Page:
I was moreso referrng to many anonymous bloggers out there sellng thngs who people don’t know the way they know you. It’s just somethng I thnk of when makng buyng decsons. No offense at all. And certanly not ponted at you. I enjoyed the post.

      • Ah, no offense taken at all, Gary :) Your comment truly made me smle. Actually, all my work s copyrghted wth my real name, drectly on my blogs. There’s no bg secret about who I am at all.

        Warnng! About to open a can of worms about women’s lb and chauvnsm – never saw much pont n ether of them myself. I mean, am I any more or less of a woman, because of what I do to earn a paycheck or how I take care of my famly? I thnk both men and women are fabulous, albet extremely dfferent too. You won’t catch me tryng to level out that playng feld. I happen to thnk t’s pretty cool wth all ts dfferences :)

        Must agree, knowng who you’re dong busness wth and what they’re all about smply makes good busness sense. It’s the sgn of an educated mnd to perform due dlgence. Great ponts n your comments, Gary. I couldn’t be happer wth your “food for thought” n ths dscusson! Nce to meet you, btw :)

  8. I thnk the actual brandng process – and ablty to wrte well – has more to do wth marketablty than usng a pseudonym. Would I not read Alce n Wonderland by someone named Charles Dodgson? Would I not have read 1984 because Erc Blar wrote t? No, I read them because they are amazngly wrtten peces of art. I don’t care what the name s. I’m not aganst pseudonyms, I just am not sure they’re necessary.

    • Ah yes, the power of excellent wrtng, Bobb! The product must be able to stand alone. Dare I suggest that Charles Dodgson and Erc Blar could have been branded as easly as ther pseudonym counterparts? In whch case, ther next books would have an automatc runnng start? And f those next books ddn’t lve up to the reputaton presented wth the frst book, would ther brands have suffered for t? As I sad n the artcle, t’s not enough to develop a name for ourselves. We have to lve up to that name, to make the brand that represents us.

  9. I have read about the need to develop a personal brand but am at the begnnng stages of fndng my voce. Once that happens I wll have somethng to start workng wth.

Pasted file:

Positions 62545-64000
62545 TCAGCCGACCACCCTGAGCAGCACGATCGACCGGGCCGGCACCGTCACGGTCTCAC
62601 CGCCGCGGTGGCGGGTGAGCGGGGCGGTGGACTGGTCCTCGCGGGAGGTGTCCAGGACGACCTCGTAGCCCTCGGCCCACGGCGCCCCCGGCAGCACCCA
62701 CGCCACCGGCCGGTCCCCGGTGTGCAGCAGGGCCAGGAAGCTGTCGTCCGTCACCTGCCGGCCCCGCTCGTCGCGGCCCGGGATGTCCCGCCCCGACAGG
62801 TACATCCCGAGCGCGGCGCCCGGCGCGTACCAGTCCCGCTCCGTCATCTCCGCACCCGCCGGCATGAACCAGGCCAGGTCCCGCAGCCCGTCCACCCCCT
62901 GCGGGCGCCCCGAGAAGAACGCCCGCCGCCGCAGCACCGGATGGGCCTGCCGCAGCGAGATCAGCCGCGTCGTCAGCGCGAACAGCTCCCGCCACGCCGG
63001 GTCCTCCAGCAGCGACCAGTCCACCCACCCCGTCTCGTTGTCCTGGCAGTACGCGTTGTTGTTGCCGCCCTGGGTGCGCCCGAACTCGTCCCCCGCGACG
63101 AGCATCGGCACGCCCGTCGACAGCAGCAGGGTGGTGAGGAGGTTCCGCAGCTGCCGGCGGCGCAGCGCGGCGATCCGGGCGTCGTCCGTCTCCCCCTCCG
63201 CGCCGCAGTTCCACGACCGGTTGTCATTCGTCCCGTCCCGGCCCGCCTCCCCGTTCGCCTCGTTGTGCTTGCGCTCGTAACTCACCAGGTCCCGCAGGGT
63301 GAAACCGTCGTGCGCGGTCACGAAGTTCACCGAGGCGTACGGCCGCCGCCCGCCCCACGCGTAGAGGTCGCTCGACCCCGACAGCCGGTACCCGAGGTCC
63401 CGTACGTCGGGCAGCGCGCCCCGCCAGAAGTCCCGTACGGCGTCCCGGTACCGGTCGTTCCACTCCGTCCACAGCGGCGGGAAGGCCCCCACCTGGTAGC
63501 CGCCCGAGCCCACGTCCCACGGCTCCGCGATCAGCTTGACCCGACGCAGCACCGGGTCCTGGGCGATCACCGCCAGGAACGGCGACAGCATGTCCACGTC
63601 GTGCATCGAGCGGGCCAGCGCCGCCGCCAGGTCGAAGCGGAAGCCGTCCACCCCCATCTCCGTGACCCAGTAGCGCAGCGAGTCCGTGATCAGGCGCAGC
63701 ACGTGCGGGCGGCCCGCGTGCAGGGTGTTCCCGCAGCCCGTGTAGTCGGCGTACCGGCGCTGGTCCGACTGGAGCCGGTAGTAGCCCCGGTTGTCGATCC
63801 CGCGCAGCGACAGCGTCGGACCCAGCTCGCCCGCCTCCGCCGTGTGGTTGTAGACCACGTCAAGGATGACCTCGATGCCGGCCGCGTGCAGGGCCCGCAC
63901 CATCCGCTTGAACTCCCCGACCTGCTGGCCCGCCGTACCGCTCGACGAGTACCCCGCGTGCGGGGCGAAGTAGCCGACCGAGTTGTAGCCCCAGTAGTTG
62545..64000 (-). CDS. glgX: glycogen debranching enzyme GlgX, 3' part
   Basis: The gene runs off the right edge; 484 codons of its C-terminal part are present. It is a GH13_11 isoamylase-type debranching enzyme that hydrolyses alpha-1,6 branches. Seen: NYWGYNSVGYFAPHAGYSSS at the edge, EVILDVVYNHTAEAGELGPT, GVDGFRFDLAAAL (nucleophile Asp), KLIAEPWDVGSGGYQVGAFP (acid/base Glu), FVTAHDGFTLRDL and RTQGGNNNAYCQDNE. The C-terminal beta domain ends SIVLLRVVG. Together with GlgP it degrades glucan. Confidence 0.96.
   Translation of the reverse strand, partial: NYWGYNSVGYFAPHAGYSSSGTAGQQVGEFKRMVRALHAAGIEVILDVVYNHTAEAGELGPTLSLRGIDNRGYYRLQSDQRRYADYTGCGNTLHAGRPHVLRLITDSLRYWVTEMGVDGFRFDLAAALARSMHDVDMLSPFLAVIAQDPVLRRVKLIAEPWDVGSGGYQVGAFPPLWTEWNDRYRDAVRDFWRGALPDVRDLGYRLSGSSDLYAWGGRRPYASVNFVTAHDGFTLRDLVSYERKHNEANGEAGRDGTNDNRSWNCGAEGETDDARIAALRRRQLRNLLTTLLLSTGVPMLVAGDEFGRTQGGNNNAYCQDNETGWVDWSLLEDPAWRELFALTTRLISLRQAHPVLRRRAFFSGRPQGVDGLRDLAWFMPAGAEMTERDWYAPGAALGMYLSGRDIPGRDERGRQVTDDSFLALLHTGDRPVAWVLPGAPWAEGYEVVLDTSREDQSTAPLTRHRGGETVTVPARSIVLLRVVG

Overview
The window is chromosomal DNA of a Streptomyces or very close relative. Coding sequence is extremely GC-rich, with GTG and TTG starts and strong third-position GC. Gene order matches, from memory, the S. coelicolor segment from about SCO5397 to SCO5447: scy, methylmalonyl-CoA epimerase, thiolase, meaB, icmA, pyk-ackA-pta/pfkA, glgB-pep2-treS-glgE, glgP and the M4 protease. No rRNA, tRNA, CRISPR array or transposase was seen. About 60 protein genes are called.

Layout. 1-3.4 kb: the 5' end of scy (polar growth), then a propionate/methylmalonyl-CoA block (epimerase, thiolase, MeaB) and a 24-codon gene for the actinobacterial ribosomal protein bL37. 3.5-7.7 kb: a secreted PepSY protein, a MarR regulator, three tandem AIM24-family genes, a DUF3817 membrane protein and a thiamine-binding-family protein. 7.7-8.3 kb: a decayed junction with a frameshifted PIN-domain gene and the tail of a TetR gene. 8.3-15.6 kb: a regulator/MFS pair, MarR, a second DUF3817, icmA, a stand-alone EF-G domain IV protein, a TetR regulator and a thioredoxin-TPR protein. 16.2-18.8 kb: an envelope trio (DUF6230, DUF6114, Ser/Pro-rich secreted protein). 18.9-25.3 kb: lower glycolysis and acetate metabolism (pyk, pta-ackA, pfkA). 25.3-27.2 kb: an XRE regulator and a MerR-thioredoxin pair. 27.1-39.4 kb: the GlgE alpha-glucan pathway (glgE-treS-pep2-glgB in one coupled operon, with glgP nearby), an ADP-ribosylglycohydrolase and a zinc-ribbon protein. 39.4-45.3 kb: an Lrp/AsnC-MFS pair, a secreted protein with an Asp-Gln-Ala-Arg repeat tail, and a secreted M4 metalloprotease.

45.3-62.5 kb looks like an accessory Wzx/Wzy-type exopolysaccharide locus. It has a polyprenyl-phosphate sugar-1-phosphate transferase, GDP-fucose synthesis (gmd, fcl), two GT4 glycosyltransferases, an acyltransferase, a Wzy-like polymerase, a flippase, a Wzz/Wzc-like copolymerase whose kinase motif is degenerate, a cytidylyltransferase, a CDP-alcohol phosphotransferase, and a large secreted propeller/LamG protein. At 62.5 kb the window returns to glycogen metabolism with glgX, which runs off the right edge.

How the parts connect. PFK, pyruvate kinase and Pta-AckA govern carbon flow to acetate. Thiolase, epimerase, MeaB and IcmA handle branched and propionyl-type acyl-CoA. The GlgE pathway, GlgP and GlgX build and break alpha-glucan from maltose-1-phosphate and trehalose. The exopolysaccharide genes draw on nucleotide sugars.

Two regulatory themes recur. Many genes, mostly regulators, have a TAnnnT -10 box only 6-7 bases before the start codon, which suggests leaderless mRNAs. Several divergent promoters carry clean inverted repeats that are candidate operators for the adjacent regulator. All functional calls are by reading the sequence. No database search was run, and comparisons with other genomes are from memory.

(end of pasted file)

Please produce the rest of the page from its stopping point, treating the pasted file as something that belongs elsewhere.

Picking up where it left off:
• Jim Bessey says:

      Your name has ntrgued me snce I frst met you, Prska.
      Do you use your last name onlne at all, or always stand alone as Prska? I’m not famlar wth your name, ether. It has a certan sparkle to t, almost as f Prska was a nckname or short for somethng else (s t?).
      As a guy named James, I’ve never been able to use my frst name by tself as any sort of dentty. So t’s always been amazng to me to watch people lke Cher and Madonna brand themselves so perfectly that those sngle names are enough.

  10. Jm, I don’t use the ‘r.a.’ because ntals themselves are too common, there’s even a ‘rae kukkee’ whch does become problematc. Raymond Alexander s very specfc. At one tme I was consderng usng a pen name but gave up on t when I realzed how unque my full name s. “Branded”, regardless of genre….I have to laugh, f you were “James Beaseley, I would wonder f you are related to the better half….”:)

  11. “Now be honest, you sang those lttle dttes out loud when you saw them, ddn’t you?”

    Actually, I have no dea what those songs are!

    But that’s good advce – havng a consstent style. I’m stll developng my style, so I guess I’ll hold off on brandng.

  12. H Jm,
    Jovell here from A-lst bloggng. Ths s a dlemma I’ve had snce I decded to become a freelance onlne wrter. Lke you, I don’t lke my last name. It’s hard to pronounce and remember. Of course, when I ghostwrte for clents, ths s not a problem. I actually dd not have my last name show on my blogs and socal meda profles at the begnnng. But eventually, I sad “what the heck!”, people wll not know t’s me f I ddn’t put my last name. They mght thnk t’s another author or that I’m hdng somethng. So now, even f I stll get the queston ” what’s your last name agan?” or “how do I pronounce your last name?”, t doesn’t bother me anymore. And besdes t’s my new last name after marryng my husband, so I need to use t :)

    • Jim Bessey says:

      I agree completely, Jovell!

      “It’s my name — deal wth t.” :-) Especally f you acqured that name by contract, for heaven’s sake!

      So how do you pronounce your last name? I seem to read t as “All-ng-good” but see that t mght also be “Alng God”? Regardless, t’s yours and certanly not werd or creepy, and fts ncely wth your somewhat unusual frst name, too. All n all, t helps make you memorable when coupled wth the wrtng that you proudly attach your name to.

      Glad you stopped n, and hope you’ll jon us for our next contest, comng shortly (before the holdays).

      • H Jm, I can’t stop laughng after readng your reply!…t’s a Flpno last name so mostly, we pronounce words as they are spelled. It’s A (as n apple) – lee – ngod (the “ng” lke n long). It’s hard to teach t n wrtng, I just realzed that!
        Thanks for the nvte and I’ll make sure to check out your updates :)

  13. I see a lot of nterestng content on your page. You have to spend a lot of tme wrtng, know how to save you
    a lot of tme, there s a tool that creates unque, google
    frendly artcles n couple of seconds, just search n google
    – laranta’s free content source

    • No thanks, Candelara.

      We subscrbe to the dea of puttng thought, effort, and talent nto our wrtng. We also have a pretty far dea of what Google lkes and doesn’t lke. Thanks anyway.

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  1. […] manuscrpts, but also delvered a reled-upon story lne publshers and readers readly count on. Branded authors proven through tme — alpha wrters who have made a name for themselves that remans forever […]